AH.  whereas the Commission’s Social Investment Package of 2013 once again reiterated the importance of an active inclusion approach, and within this stressed the importance of adequate minimum income support; whereas it was stated that the adequacy of existing national minimum income schemes can be improved to ensure that the level is high enough for a decent life; whereas it was mentioned that ‘the Commission will, as part of the European Semester, monitor the adequacy of income support and use for this purpose reference budgets once these have been developed together with the Member States’;

AI.  whereas ILO Recommendation No 202 on social protection floors states that countries should ‘establish as quickly as possible and maintain their social protection floors comprising basic social security guarantees’, and further states: ‘The guarantees should ensure at a minimum that, over the life cycle, all in need have access to essential health care and to basic income security which together secure effective access to goods and services’;

AJ.  whereas the Council has recognised the necessity of active inclusion with adequate income support and the importance of an integrated life-cycle approach for tackling poverty(19);

AK.  whereas the long-term unemployed, who at the end of 2015 accounted for 48,1 % of the unemployed total in the EU, equivalent to 10,9 million people, find it much harder to return to the labour market;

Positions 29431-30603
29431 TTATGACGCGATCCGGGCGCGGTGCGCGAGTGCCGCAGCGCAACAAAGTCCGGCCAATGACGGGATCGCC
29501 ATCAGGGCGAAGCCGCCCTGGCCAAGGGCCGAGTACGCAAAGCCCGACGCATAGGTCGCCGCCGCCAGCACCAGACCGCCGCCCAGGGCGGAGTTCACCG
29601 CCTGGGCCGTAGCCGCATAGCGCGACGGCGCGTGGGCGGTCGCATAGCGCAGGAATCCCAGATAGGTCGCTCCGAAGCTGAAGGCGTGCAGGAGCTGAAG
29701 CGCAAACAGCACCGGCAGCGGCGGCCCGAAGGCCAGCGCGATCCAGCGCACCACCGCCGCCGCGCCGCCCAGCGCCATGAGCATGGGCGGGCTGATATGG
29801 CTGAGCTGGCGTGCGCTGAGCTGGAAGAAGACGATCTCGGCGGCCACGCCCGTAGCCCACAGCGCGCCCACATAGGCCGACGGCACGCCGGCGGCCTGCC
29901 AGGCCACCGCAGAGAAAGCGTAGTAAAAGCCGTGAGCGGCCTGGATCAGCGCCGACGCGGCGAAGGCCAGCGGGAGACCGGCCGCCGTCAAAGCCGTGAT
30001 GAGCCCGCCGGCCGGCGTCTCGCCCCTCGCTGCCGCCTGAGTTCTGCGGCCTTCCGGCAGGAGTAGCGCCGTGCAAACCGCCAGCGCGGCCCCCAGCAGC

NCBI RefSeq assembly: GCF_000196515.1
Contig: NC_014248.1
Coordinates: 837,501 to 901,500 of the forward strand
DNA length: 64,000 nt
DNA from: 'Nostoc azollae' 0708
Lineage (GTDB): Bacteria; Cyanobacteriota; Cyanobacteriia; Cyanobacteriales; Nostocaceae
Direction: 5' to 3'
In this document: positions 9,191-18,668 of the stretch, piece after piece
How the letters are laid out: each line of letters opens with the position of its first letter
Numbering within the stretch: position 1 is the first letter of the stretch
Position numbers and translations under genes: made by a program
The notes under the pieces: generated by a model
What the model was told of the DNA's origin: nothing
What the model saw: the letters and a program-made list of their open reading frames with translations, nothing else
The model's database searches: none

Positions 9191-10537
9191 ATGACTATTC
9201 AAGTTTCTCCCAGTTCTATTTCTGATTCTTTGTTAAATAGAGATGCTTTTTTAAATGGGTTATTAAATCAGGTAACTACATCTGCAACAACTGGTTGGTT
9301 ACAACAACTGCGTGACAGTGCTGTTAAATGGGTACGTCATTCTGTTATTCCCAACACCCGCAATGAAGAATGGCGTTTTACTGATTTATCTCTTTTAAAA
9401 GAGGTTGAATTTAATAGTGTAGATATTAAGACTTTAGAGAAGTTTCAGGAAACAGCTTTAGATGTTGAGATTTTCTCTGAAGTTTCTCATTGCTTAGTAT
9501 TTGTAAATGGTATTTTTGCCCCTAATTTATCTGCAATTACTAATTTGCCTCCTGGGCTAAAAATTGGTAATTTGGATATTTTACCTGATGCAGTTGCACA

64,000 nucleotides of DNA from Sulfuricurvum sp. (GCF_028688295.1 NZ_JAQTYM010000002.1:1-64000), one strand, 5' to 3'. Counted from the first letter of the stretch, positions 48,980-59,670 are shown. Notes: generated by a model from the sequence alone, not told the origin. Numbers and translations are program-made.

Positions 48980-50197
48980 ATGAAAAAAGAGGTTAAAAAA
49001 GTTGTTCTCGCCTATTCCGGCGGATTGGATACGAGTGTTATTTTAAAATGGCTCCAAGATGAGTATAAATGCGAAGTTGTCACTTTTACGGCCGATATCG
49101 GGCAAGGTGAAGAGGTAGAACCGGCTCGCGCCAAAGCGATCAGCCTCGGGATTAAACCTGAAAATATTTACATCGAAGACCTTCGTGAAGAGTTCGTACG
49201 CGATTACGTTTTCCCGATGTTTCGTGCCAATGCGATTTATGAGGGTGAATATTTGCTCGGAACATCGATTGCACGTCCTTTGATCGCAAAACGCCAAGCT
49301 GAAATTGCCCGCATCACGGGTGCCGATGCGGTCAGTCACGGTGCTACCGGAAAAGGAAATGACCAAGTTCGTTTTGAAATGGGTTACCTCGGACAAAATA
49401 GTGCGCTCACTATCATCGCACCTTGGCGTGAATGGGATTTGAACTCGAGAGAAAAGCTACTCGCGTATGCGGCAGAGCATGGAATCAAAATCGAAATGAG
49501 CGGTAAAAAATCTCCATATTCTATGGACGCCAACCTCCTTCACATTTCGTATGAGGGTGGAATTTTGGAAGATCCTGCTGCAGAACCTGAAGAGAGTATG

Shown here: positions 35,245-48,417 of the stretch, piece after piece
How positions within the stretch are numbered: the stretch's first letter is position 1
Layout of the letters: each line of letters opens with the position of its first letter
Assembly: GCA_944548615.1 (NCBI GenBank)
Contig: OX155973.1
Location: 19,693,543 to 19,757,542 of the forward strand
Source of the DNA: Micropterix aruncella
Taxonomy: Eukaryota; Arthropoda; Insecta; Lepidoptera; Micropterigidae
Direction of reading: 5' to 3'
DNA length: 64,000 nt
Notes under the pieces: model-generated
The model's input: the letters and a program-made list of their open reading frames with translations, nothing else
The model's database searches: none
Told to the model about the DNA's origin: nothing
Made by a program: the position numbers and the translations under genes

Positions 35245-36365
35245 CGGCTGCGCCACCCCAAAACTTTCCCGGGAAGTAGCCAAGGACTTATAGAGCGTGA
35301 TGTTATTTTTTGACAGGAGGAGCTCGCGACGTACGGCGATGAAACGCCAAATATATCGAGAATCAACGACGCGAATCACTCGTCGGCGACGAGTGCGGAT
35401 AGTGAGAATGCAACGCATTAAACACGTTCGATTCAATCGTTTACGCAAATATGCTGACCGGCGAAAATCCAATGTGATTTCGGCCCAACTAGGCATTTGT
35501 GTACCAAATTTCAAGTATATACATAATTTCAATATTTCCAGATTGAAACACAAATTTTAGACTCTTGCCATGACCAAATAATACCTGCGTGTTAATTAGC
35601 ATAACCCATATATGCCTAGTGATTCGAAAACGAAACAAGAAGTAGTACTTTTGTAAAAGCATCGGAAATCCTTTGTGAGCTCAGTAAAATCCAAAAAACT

AL.  whereas in many instances, as a result of bringing up children and the periods of time spent doing so, there are severe losses of income and continuing financial drawbacks (‘family pay gap’);

AM.  whereas mothers and fathers bringing up children are doing real work that must be recognised as such;

AN.  whereas, at the end of 2015 5,1 % of inactive individuals in the EU consisted of discouraged people who would have wanted to work but had stopped looking for employment, and whereas these people are not systematically counted in the unemployment figures;

AO.  whereas unemployment leads to a fast and steady deterioration of workers’ living conditions and of their mental and emotional state, which compromises their prospects of updating their skills and, consequently, the possibility of (re)integration in the labour market;

AP.  whereas certain public employment programmes may be an effective tool that can work along with minimum income schemes as a means to the social and vocational inclusion of particular categories, such as unemployed young people, the long-term unemployed and other vulnerable groups; whereas such programmes could be effective in contexts and depressed geographic areas where retraining is required; whereas people who keep themselves busy working under a public employment programme will also find it easier to find new jobs; whereas such programmes need to provide a decent wage and include a personalised itinerary, and should lead to decent work;

AQ.  whereas the Council conclusions on the 2017 Annual Growth Survey and the Joint Employment Report adopted by the EPSCO Council on 3 March 2017(20) both call on Member States to ensure that social protection systems provide adequate income support and that reforms continue to focus on, among other things, providing adequate income support and high-quality activation and enabling services;